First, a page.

‘Holy grail’ of earthquake research one step closer to reality as experts develop method that could one day help to predict future tremors
- Experts studied 700 years of historical earthquake records from central Italy
- They used this information to create a model of changing stresses underground
- 97 per cent of quakes from 1703–2016 took place on previously-stressed faults
- The results may help experts work out where future quakes are more likely to hit
Being able to forecast future earthquakes is commonly regarded as a ‘Holy Grail’ of seismological research and researchers are one step closer to the goal.
Analysis of historical disasters in Italy found earthquakes are more likely to strike along faults that have already been stressed by forces from previous tremors.
Researchers led by the University of Plymouth studied accounts of earthquakes going back 700 years to build models of how the stress underground changed.
Scientists have long striven to identify patterns in the seemingly random way that earthquakes strike in hazardous, geologically active regions.
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Earthquakes are more likely to strike along faults that have already been stressed by forces from previous tremors, modelling of historical Italian disasters — such as the 2016 quake that devastated the town of Amatrice — has revealed
Earth scientist Zoë Mildon of the University of Plymouth said: ‘Earthquakes are hugely destructive to both people and property, and the Holy Grail of earthquake science would be to predict where they are going to happen and when.
‘We are a very long way from that, and indeed it may never be possible to accurately predict the location, time and size of future earthquakes.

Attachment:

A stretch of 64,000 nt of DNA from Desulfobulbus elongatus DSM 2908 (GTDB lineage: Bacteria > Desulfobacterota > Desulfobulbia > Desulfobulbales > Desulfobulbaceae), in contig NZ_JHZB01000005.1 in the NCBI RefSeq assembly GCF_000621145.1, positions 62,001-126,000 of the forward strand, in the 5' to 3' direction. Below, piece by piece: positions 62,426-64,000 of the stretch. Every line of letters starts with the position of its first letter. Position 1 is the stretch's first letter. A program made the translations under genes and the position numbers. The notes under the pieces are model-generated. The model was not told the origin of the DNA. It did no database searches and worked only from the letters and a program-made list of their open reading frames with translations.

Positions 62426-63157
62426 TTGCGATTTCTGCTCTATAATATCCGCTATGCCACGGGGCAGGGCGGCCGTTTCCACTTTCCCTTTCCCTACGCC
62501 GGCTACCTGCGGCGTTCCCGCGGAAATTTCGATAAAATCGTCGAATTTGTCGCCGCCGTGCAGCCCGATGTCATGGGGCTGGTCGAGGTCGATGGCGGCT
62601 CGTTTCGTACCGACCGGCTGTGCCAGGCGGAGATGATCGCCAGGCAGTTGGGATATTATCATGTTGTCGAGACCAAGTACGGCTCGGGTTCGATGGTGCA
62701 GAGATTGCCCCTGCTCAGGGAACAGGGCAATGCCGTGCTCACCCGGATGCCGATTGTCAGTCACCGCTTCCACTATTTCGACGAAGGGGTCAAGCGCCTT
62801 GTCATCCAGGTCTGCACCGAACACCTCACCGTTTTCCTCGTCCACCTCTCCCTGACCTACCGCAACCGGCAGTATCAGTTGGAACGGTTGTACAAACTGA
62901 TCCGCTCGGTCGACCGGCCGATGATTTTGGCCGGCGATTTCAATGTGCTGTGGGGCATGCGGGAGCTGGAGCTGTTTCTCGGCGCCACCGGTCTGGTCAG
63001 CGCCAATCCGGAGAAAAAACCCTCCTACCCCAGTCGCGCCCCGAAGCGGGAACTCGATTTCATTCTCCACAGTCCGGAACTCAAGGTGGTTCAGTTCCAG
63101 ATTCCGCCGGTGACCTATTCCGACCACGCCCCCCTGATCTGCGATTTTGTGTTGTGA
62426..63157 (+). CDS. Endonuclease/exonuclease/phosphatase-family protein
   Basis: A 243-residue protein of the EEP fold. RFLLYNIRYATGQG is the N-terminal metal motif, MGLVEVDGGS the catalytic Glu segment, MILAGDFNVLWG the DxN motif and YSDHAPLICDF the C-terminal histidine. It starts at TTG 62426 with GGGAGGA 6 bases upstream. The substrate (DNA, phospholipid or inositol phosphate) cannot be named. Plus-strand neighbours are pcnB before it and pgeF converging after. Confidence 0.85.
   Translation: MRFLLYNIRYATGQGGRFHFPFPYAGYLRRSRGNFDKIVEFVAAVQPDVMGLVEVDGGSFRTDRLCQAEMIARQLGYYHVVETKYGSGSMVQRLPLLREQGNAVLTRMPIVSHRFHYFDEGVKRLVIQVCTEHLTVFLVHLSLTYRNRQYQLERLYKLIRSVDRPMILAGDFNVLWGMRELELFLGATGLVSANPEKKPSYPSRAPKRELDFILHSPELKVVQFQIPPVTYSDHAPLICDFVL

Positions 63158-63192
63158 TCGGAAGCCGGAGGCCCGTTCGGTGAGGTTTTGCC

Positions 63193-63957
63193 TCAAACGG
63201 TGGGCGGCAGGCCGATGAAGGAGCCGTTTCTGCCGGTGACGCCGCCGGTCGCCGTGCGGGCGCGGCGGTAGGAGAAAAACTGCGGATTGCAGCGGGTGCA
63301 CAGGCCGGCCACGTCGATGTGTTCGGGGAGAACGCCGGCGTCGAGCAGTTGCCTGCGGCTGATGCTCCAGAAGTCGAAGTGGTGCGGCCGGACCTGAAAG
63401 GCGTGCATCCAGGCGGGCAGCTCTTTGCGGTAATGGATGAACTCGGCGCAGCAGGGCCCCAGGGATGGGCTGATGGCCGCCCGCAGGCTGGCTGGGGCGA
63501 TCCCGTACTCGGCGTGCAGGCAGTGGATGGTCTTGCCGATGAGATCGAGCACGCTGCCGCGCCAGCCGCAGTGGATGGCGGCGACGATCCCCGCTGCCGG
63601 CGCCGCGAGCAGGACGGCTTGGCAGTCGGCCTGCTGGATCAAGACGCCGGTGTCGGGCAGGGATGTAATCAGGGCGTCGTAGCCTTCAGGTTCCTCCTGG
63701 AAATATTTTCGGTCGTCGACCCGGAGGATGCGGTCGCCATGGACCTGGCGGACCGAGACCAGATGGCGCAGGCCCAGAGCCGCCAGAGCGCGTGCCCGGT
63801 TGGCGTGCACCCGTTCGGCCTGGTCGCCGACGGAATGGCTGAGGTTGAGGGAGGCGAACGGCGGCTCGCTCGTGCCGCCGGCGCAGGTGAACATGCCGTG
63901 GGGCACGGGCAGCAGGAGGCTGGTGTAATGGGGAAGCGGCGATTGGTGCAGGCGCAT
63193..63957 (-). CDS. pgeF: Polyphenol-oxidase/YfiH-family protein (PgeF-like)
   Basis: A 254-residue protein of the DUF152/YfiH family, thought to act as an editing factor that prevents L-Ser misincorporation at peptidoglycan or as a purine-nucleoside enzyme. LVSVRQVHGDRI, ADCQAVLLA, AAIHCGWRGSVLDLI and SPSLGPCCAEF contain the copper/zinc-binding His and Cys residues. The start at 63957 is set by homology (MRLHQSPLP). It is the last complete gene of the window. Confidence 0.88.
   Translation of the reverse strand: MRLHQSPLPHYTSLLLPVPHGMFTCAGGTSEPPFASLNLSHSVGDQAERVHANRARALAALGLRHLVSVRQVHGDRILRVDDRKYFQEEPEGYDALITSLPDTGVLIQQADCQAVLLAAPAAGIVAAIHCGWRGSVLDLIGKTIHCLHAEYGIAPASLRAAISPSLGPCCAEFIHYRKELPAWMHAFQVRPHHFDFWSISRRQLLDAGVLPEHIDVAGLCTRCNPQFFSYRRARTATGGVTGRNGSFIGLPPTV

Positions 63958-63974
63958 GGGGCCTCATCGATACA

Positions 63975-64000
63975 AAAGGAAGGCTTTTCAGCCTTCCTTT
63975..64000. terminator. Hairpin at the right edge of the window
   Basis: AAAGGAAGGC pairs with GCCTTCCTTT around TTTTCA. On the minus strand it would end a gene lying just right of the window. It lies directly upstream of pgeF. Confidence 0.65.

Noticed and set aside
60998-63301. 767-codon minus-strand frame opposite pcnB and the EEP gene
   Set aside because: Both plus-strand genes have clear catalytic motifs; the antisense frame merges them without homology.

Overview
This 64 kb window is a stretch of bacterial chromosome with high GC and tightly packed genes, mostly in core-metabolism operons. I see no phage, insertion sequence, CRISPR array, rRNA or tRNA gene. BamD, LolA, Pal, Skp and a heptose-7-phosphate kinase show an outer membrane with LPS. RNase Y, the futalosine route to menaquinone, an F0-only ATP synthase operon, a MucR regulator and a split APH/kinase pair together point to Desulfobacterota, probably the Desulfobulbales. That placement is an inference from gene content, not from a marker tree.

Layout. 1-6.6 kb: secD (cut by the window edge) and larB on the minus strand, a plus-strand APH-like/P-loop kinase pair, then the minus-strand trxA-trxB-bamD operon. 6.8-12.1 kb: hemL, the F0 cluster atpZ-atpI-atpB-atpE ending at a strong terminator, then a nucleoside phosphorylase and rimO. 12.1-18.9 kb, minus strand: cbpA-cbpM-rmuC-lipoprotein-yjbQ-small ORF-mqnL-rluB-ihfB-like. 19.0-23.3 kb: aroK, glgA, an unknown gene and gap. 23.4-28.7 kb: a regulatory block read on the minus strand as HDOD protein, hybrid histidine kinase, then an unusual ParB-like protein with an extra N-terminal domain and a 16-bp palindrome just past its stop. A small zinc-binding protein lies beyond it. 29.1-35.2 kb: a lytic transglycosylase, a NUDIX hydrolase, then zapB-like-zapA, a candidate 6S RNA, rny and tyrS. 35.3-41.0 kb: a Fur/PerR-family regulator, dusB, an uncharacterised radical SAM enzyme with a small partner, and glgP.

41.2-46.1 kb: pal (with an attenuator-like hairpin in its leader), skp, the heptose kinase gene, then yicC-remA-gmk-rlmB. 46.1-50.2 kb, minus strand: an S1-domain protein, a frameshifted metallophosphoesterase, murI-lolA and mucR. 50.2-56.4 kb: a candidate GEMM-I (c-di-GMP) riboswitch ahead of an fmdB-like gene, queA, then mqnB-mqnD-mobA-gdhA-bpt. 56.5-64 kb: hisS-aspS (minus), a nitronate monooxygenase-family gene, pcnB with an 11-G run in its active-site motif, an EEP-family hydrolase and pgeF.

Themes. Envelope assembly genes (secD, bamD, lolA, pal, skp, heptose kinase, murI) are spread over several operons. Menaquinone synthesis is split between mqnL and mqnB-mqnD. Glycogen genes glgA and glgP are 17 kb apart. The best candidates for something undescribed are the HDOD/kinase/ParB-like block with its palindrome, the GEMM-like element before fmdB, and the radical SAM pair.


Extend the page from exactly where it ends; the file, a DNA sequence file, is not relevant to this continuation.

‘Our research, however, could be a starting point in helping us develop better forecasts of which fault lines might be more susceptible based on previous tremors.’
Dr Mildon and her colleagues studied historical records from the Apennines region of central Italy, which has been hit by earthquakes repeatedly over the last 700 years.
On the surface, the events recorded appear to have taken place at random, with the location of each successive earthquake jumping around the region.
Using advanced modelling techniques, however, the researchers have shown that 97 per cent of the earthquakes between 1703–2016 took place on geological faults that were already either entirely or partially positively stressed by previous quakes.
‘Earthquakes are caused by rock sliding past each other along fault lines, which causes the forces and stress in the surrounding rocks to change after a big earthquake,’ explained Dr Mildon.
‘It is often assumed that the nearest fault to a particular earthquake will be the next to rupture,’ she added.
‘However, our study shows this is never the case, so typical approaches to modelling Coulomb stress transfer have limited potential to improve seismic hazard assessment.’
‘Our model adds the stresses of lots of earthquakes together and shows that in the majority of cases fault lines are positively stressed when they rupture,’ she added.